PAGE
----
Monday, October 11, 2010

Social Networking in the Plastics Industry Grows

The Urethane Blog is reporting that BASF has a YouTube "station" (I believe that they are properly called "channels"), while Dow Chemical was providing regular Twitter and Facebook updates at the "K" show. BASF actually has a full page on their website devoted to their social media efforts. [1]

I'm not expecting much from these efforts. They'll probably look pretty much like the PR pablum that marketing departments put out on a regular basis. In other words, it will be the same output as usual, but only the medium will be different. Like the ads that we all learn to ignore on most websites. They will certainly be able to brag to their management about all the hits they are getting, but stickiness and converting those hits to actual business is extremely difficult. Ask me.

Putting out an interesting blog (or whatever type of Web 2.0 option you desire - remember podcasting?) is challenging. While I am employed, this is still my blog and so I can experess stronger opinions and address more controversial topics than a conservative business entity can. The latter would most likely have to run everything through a committee and probably the legal staff too, further reducing any freshness, vivacity and interest.

I've been pushing for a strong blogosphere in the plastics arena for some time. It is progressing at a painfully slow rate, but there is so far to go. Let me give you some details. According to Google Reader, I have 27 regular subscribers. "In the Pipeline", probably the most popular blog on the chemical side of the pharmaceutical industry has over 100 times that, and yet gets only between 20 and 50 comments on a post. Call it a 1% response rate. About the same as direct (junk) mail if I recall correctly. So I'm not surprised in the least that I get few comments. This is all part of a very narrow funnel. If 1% of the readers are likely to comment, it is probably another 1% of that small cut that would actually be interested in doing business.

But it's really worse than this. Total readership is measureably higher. The Sitemeter at the bottom of this page shows that I am averaging about 200 direct accesses per week. (Click on the icon and you can see for yourself. It's fun to see visitors from all across the planet.) Depending on how you slice it, the response rate is therefore at least an order (if not 2) of magnitude worse. [2]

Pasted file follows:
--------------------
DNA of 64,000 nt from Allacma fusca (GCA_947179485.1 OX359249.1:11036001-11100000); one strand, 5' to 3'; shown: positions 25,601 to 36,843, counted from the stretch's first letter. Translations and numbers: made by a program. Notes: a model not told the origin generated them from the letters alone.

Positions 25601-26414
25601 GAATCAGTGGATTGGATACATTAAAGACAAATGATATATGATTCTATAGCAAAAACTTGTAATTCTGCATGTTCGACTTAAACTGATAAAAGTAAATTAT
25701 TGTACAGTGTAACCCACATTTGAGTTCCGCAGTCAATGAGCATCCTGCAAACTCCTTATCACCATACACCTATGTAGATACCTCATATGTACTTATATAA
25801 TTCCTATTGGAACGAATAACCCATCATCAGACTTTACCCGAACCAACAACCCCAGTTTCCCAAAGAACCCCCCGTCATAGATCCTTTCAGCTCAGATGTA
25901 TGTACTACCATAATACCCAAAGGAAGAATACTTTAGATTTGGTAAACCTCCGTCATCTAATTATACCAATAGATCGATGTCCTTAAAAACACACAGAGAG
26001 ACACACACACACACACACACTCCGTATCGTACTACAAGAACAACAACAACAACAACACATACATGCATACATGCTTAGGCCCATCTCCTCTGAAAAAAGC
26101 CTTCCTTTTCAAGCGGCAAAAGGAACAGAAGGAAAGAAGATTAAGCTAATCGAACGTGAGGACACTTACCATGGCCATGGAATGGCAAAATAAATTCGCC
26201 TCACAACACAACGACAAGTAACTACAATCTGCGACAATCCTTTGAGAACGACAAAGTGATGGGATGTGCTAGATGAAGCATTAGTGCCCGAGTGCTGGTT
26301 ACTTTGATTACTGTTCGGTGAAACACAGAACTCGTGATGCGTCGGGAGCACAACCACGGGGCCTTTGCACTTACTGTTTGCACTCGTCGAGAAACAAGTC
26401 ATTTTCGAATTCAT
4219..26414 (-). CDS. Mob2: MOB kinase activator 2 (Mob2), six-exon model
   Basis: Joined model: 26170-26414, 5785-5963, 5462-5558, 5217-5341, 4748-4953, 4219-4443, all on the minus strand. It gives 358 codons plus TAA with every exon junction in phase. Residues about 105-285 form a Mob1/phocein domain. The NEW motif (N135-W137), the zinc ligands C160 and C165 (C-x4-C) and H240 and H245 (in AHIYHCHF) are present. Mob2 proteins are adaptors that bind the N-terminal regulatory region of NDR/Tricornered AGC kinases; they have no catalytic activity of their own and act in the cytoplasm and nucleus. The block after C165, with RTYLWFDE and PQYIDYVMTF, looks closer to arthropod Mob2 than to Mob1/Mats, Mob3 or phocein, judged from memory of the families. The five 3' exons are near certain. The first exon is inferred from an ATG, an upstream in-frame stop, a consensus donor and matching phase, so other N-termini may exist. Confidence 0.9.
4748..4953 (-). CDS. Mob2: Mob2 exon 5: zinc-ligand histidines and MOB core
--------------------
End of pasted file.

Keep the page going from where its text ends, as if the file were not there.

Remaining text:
So best of luck to these new commercial undertakings. The numbers above are pretty depressing and that is for a site that tries to be interesting and maybe even a little controversial. Imagine what it's going to be like for a PR machine.

[1] I have a very difficult time accessing much of these site from work. The IT department only allows video downloads between 8 AM and 10 AM and I'm not going to plan my whole day around that. (There's actually more restrictions than that too, but I'll leave those details for another post - maybe.)

[2] Despite what you may read about the blogosphere being the worst of the wild west with all these anonymous postings leading to endless on-line arguments and name-calling and..., most people are just lurkers - they show up, look and leave.


Eric F. Brown said...

I think my comment:reader ratio is about the same as yours.

John said...

My gut feeling is that it would be pretty constant in blogs with a low controversialness index. I'm sure we could get more comments if we start talking about Obama/Glenn Beck/Michelle Bachman/Global Warming/religion but what's the fun in that?

materialsdave said...

I think it depends on what you want out of your blog. Is the goal to generate comments? Or to raise your profile in the online polymers blogging community? Or to generate business for your company, directly or indirectly? Or something else?

Based on your answer, you can have criteria for success, and maybe even ways of measuring it. Depending on your goal, page views or comments might not be the best indicator.

P.S. I'm one of the 27 Reader subscribers!

John said...

I think that comments generate readers, which generate more comments... That's pretty much what makes a blog a blog: the ability of readers to respond. Short of that, it is just a webpage (Web 1.0 so to speak.)

Generating business for my employer would certainly be great. It hasn't happened yet directly through this portal but I am aware of one case where a potential client indirectly let me know that he had done some preliminary investigation on me and had found the blog and that that was a good thing.

Fame and fortune would be great but it ain't happening yet. Maybe tomorrow! As I've said before, the only people getting rich by blogging are people running blogs about how to get rich by blogging.

Other considerations: building a community that encourages discussion of relevant issues and allows for people to grow their network, giving something back, and making sure that the polymer industry doesn't seem like a relic because it hasn't adapted all the latest technologies. Plastics, monomers and additives get a bad enough rap these days. It needs defenders beyond the SPI and ACC. If students can't see an active 2.0 community, why would they want to go into the field?